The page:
Newcastle is host to not just one but two cat cafes – CatPawCino on the Quayside, and Mog on the Tyne, which is a little nearer the centre of town. I chose to visit the latter simply because the name – a pun on the famous (or at least, locally famous) song The Fog on the Tyne amused me. I wasn’t disappointed.
Open six days a week (closed Mondays) the way the cafe works is you book a slot and get an hour in the cafe. The slot costs £5, with any coffee or food you purchase extra, though the prices are very reasonable. Numbers in each slot are kept small to avoid stressing the cats out, and the venue also hosts special evenings, such as games or craft nights.
Inside, the vibe is relaxed. It’s very much designed to favour the cats rather than the customers – so you aren’t allowed to pick them up, and if some of the cats decide they are not in the mood to be sociable and retreat to the higher sections of the cafe, they are left be. In practice there is little risk of you being left catless: they are a friendly bunch (and on my visit, we were all given treats to share with them, which attracted plenty of attention).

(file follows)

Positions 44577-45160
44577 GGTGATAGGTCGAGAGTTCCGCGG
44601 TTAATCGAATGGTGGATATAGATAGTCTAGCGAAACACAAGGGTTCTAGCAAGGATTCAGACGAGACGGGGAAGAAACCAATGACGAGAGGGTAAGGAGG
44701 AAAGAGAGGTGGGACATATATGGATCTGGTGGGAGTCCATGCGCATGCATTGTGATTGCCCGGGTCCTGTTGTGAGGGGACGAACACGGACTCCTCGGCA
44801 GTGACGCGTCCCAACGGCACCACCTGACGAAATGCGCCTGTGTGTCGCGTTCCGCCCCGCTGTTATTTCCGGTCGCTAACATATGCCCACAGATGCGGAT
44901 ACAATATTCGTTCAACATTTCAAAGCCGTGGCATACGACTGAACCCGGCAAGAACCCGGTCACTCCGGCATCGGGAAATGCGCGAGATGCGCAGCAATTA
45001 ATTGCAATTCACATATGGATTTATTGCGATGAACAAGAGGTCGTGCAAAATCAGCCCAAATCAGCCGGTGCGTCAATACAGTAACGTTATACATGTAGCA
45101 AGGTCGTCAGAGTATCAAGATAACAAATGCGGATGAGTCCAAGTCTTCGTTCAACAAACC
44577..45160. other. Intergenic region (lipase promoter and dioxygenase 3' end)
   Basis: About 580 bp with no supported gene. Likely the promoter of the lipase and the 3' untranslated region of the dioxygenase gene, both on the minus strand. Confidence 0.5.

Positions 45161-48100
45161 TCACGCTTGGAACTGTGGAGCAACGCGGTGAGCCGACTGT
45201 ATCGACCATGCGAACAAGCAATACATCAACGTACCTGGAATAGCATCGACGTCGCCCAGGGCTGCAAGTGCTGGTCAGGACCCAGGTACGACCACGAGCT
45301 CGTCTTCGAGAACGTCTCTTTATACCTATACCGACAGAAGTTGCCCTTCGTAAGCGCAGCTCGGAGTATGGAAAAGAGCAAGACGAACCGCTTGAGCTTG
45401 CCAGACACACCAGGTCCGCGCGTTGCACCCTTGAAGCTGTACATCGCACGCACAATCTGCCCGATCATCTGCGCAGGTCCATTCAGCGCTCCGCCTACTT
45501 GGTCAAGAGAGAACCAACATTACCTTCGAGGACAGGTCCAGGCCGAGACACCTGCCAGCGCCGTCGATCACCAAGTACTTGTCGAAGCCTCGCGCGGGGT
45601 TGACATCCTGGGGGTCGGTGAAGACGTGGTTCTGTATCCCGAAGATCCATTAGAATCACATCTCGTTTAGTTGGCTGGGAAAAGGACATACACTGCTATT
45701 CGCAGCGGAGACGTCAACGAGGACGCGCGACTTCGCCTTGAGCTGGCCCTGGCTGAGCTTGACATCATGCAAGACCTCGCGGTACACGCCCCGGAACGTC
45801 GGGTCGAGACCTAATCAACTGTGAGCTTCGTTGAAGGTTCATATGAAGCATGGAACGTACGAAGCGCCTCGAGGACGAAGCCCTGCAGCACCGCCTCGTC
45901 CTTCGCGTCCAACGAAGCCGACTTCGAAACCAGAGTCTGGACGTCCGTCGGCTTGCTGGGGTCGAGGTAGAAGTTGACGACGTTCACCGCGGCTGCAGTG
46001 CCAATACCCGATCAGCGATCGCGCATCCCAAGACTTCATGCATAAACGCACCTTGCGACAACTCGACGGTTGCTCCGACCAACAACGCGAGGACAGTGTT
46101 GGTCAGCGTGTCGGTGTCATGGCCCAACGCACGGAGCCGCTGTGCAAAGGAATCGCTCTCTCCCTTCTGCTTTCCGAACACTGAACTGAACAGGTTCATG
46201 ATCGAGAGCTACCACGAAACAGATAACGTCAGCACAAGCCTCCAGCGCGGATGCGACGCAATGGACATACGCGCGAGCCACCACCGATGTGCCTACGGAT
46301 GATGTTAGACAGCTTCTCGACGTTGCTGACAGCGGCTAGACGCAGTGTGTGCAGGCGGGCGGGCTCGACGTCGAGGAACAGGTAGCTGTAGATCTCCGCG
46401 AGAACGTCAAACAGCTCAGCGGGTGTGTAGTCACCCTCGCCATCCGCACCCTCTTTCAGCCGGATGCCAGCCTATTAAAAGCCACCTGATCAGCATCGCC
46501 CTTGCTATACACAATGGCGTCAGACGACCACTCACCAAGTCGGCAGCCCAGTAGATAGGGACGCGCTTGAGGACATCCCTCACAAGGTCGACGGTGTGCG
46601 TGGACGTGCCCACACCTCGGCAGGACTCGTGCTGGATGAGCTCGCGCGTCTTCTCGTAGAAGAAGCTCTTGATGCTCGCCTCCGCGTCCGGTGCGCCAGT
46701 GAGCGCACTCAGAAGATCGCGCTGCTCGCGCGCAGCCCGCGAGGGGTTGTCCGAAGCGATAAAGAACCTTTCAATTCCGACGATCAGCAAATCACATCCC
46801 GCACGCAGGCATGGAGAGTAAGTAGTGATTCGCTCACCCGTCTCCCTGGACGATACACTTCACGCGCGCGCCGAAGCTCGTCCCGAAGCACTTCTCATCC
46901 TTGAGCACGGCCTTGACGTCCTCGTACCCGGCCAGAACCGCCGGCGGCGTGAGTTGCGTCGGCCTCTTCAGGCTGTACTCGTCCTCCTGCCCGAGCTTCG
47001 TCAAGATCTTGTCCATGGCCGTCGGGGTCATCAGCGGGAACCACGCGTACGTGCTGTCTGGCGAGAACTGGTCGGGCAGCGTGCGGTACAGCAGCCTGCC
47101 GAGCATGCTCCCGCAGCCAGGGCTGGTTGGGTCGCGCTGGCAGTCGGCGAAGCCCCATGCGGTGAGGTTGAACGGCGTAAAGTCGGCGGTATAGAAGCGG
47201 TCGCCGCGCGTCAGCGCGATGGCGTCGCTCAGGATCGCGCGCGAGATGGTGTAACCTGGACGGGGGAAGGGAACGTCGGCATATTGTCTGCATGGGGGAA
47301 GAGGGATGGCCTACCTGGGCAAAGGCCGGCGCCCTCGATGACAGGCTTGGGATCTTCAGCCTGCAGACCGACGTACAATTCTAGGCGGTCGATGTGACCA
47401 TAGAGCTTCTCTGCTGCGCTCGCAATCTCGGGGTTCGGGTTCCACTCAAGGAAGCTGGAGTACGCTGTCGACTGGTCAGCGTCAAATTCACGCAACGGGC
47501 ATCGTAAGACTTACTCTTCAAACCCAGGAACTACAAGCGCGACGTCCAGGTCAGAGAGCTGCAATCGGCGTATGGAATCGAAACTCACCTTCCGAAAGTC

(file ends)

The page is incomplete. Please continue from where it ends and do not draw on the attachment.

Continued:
The staff are friendly, and you are given notes on the cats so you can gauge their personalities and interact accordingly – for instance, one cat had been hit by a car and was slightly grumpy as a result, so we were instructed not to approach him and let him come to us (which he did rather cheerfully, though that was perhaps because he was after my cheese scone). Likewise the notes informed us that Ballet and Wobble, the two cuties who were stumbling and walking into things weren’t actually in pain or distress – they were rescues who had a neurological condition which affected their balance. (These were two of my favourites, as they were the most affectionate).
And if you are still feeling the need when you leave, there’s a dog cafe called Dog and Scone right next door…
Tracey Sinclair is blogging about her return to her hometown at the blog Prodigal Geordie. She is a freelance writer and author of 8 books, including the Dark Dates series and the Newcastle-set romcom Bridesmaid Blues.